Fractures and Bone Density

Fractures and Bone Density2015-12-17T14:33:44+10:00

Fractures and bone density in adult and aged athletes are among the medical conditions covered in HSC PDHPE. Fractures is the term used for any break of a bone in the body and fractures are more likely to occur in people who have poor bone density. Poor bone density cafractures and bone density 2n lead to osteoporosis. Predisposition to poor bone density and fractures include:

  • genetics
  • female
  • early menopause
  • small size
  • inadequate diet
  • poor physical activity levels (particularly weight bearing exercise)

Fractures and bone density are greatly influenced by diet. Adult and aged athletes should eat plenty of fruit and vegetables in order to get all the nutrients in appropriate amounts that are required for health bone density and to avoid fractures. Among the key nutrients for good bone health are:

  • Calcium
  • Vitamin D
  • Phosphorus
  • Sodium and
  • Protein

Sports participation options for adult and aged athletes with fractures and bone density issues

Poor bone density and osteoporosis limit the sport choices for adult and aged athletes. People with poor bone density should avoid contact sports or sports that involve powerful changes in direction that place large stress on bones. Sports such as: martial arts, rugby league, football, or ice-hockey should be avoided. While the following sports are examples of options available for adult and aged athletes with bone density issues:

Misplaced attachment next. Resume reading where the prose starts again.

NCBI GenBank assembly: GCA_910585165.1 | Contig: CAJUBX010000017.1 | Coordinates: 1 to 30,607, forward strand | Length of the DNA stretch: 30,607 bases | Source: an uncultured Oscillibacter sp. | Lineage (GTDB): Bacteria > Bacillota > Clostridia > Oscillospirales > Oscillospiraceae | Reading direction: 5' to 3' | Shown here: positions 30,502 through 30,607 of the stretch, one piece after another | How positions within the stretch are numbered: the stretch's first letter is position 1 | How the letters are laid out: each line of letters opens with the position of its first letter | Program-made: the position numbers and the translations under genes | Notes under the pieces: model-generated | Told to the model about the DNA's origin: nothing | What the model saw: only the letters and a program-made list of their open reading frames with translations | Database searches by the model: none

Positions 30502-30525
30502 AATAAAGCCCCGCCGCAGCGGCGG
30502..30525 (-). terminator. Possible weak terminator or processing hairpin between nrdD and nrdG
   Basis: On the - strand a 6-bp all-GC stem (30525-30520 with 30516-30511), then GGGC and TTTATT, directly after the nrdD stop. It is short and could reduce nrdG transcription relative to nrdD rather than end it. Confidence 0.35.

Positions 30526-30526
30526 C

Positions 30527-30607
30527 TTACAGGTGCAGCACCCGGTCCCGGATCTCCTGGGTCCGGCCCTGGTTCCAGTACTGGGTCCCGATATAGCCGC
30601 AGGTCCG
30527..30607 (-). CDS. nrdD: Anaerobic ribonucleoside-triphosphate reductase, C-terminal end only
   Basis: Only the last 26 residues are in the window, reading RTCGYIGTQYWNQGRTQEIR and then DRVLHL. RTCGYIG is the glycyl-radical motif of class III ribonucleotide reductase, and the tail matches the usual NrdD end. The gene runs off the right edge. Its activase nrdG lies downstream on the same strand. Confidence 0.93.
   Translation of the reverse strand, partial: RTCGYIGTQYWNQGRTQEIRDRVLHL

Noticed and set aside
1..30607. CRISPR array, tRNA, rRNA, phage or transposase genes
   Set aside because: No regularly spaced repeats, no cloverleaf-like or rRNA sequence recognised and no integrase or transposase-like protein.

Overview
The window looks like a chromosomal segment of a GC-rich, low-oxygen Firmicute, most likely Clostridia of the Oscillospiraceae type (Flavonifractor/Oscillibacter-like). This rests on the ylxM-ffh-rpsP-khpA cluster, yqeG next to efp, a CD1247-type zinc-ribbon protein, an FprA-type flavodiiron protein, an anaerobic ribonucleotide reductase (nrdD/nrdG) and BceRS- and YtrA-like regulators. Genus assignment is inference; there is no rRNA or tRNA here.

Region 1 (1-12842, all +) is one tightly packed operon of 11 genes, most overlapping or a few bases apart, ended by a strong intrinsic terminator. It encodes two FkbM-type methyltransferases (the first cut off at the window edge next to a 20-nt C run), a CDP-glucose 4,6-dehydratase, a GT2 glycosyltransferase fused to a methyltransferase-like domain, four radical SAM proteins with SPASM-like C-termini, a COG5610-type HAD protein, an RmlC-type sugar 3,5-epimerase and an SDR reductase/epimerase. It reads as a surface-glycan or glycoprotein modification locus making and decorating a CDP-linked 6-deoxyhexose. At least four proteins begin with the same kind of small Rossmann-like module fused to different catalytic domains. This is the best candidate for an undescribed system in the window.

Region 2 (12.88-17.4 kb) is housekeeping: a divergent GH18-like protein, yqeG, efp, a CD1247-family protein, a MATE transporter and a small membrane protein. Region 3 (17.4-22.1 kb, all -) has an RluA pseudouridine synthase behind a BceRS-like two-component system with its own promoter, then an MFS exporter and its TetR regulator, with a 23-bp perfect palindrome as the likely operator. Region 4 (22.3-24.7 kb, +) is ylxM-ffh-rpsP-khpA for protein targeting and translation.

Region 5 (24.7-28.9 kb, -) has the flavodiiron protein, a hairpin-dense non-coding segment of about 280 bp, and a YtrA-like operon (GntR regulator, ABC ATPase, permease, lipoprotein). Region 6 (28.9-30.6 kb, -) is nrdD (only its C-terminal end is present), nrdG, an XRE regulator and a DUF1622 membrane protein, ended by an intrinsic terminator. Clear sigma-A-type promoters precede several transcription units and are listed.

• Cycling
  • walking
  • golf
  • tennis, and
  • swimming

In addition to this, there are particular forms of physical activity that are beneficial for people with poor bone density that will improve bone density and help avoid unwanted fractures. Weight bearing exercise, such as walking and running, have a positive affect on bone density as the weight going through the bones causes a physiological adaptation – increased bone strength through increased bone density. Just like your muscles, bones adapt to the stress placed on them. But it is important that this stress only be enough to cause an adaptation and not enough to cause a fracture. Resistance training is also very beneficial for bone density, and when performed with proper supervision and correct technique poses minimal risk to the adult and aged athlete with bone density issues.

If an adult or aged athlete has a fracture they should not participate in any sport that uses the injured bone, or that may cause the injured bone to hit or further injured. It is generally advised that people with a fracture stop sport until the fracture is completely healed and a GP says it is ok to participate.